Who has the most to fear from Palm’s “New-ness”?
Palm’s new webOS and Pre smartphone has the potential to take the mobile experience to the next level. Who should fear Palm’s “New-ness” most: Apple, Google’s Android, Blackberry, Nokia or Windows Mobile?

Why you may never see Firefox or Opera on the iPhone
A report on Macrumors observes that the company appears to have relaxed its iPhone App Store policy in relation to third-party web browsers. This has led to many speculating that heavyweight competitors, such as Firefox, Opera or Google’s Chrome, could be next to land on the iPhone. Not so fast.

With all of the CES news last week, some media/electronics coverage was overshadowed. Such as the update of popular AV compression and playback software DivX version 7.

DivX 7 introduces support for full HD H.264 videos. The software comes in two forms, a freeware edition with video playback support and a $20 version providing additional creation and conversion tools for DivX videos.  The package also includes the DivX H.264 decoder filter and the DivX MKV Demux filter (both DirectShow filters that extend playback support for MKV files.) MKV has quickly grown in popularity for HD downloads as an open standard enclosure that allows an unlimited number of video, audio, picture and/or subtitle tracks inside one single file. Another new feature is the integration of AAC audio – digital audio format with multichannel audio support.

Also of note for media gadget Fans: DivX has announced the launch of the DivX Plus Certification program enabling additional implementation of DivX technology on game consoles, televisions, mobile devices, and more. In fact, I noticed that Windows 7 will have native DivX capabilities.

Download DivX 7 here with a 15-day trial to sample all the encoding goodies.

Check out more of Brent’s reflections on tech, gadgets, software and media at Geek Tonic.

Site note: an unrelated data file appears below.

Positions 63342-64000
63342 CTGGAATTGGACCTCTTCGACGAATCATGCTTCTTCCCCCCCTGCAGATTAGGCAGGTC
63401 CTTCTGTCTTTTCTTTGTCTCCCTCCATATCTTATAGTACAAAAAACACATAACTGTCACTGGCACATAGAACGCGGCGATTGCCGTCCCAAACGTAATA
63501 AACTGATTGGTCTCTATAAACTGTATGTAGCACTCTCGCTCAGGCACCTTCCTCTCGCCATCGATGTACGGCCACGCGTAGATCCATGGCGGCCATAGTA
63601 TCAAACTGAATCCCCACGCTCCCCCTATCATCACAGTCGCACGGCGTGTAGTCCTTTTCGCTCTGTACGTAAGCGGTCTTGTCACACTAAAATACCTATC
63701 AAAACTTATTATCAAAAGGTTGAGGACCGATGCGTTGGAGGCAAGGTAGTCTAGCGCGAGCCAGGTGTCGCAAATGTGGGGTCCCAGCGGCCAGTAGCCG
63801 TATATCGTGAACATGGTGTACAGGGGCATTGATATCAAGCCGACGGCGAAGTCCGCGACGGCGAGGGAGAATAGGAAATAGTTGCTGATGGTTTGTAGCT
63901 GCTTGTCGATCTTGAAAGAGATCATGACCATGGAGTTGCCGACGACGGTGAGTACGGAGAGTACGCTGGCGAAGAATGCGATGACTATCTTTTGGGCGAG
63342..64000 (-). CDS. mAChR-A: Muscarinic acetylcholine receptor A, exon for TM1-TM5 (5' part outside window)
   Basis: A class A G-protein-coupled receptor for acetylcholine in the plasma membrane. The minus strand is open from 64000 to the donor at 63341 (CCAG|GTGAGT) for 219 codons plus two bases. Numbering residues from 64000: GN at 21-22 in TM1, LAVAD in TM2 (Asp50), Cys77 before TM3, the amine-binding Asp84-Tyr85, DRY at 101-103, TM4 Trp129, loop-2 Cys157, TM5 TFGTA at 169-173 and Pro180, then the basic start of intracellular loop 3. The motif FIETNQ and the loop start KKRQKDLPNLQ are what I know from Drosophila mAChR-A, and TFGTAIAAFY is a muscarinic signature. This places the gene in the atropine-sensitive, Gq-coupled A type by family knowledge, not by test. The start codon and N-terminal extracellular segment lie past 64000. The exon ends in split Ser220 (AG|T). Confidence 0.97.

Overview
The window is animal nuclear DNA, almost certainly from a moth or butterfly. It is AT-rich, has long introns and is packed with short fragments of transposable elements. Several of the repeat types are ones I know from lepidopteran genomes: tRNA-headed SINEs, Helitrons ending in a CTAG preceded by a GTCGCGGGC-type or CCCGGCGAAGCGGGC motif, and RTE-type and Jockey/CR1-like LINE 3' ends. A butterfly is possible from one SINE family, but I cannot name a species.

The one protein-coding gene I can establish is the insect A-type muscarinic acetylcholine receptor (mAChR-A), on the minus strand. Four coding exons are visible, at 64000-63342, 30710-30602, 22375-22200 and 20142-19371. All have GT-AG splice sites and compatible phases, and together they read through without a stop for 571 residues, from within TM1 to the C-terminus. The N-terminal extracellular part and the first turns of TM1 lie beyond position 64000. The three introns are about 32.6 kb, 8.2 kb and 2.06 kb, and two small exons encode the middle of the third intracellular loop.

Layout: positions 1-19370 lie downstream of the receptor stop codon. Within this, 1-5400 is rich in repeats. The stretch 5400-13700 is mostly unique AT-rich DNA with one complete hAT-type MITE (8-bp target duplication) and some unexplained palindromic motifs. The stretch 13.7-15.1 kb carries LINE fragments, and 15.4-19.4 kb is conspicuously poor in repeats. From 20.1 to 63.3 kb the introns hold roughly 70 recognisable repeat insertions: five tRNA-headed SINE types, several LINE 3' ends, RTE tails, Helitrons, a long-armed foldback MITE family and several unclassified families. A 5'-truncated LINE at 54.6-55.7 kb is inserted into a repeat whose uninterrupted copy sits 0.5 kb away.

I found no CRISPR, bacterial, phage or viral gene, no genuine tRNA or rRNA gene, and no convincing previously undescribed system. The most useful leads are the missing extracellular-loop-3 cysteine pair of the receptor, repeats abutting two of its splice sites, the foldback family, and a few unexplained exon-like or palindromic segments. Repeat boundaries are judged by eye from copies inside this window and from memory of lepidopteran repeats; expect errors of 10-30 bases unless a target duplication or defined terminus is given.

A periodic roundup of relevant news… from our friends at Last100:

Have we just witnessed the second coming of Palm?
The company unveiled its brand new Palm operating system (dubbed the webOS) running on a new smartphone called the “Palm Pre” that features a 3.1-inch multi-touch screen and slide out portrait keyboard. It’s of course early days until we see the first reviews of the Pre and I get to personally play with the new Palm OS and device but from what I’ve seen, I’m very, very excited.

ASUS Eee ‘media center’ Keyboard, Eye-Fi does video, and Negear Internet TV
Although the expo floor of the Consumer Electronics Show doesn’t open until tomorrow, there’s already been a flurry of press conferences and sneak previews fueling the tech press and blogosphere. Here are a few products that have caught my eye.

Internet TV partners: Intel and Adobe, Roku and Amazon, Netflix and LG
A number of industry players announced partnerships relating to getting Internet content onto the TV – a theme that will, once again, be prevalent at CES.

Hackintosh Netbook: Goodbye XP, hello OSX
Although it’s been possible to run OSX on the MSI Wind (or in this case the Advent 4211, a Wind clone) for many months now, it previously involved swapping out the WiFi card for a compatible one. That is until RealTek released an unofficial driver for OSX last month. So how does it run?

Over at the Qualcomm booth today was a strange little application called Mikz from a company called Conveneer. Just launched on select Qualcomm phones, Mikz gives your cell phone a URL so that other people can browse the media on your handset.

I know. First reaction: Huh? But here’s why it’s cool. You can set permissions for the people you want to have access and for types of media you want them to see or hear. For example, with Mikz I could have all of my CES pics on my phone instantly available online for anyone I want to see them. And while it’s not ready yet, the VP I spoke to said video support is on its way.

Mikz also has a Facebook widget (I foresee pic-publishing disasters at college parties everywhere) and can show your location on a map. The company says more phones with the app are on their way. I’ll update this post if we manage to get a listing of currently supported phones, carriers, and regions.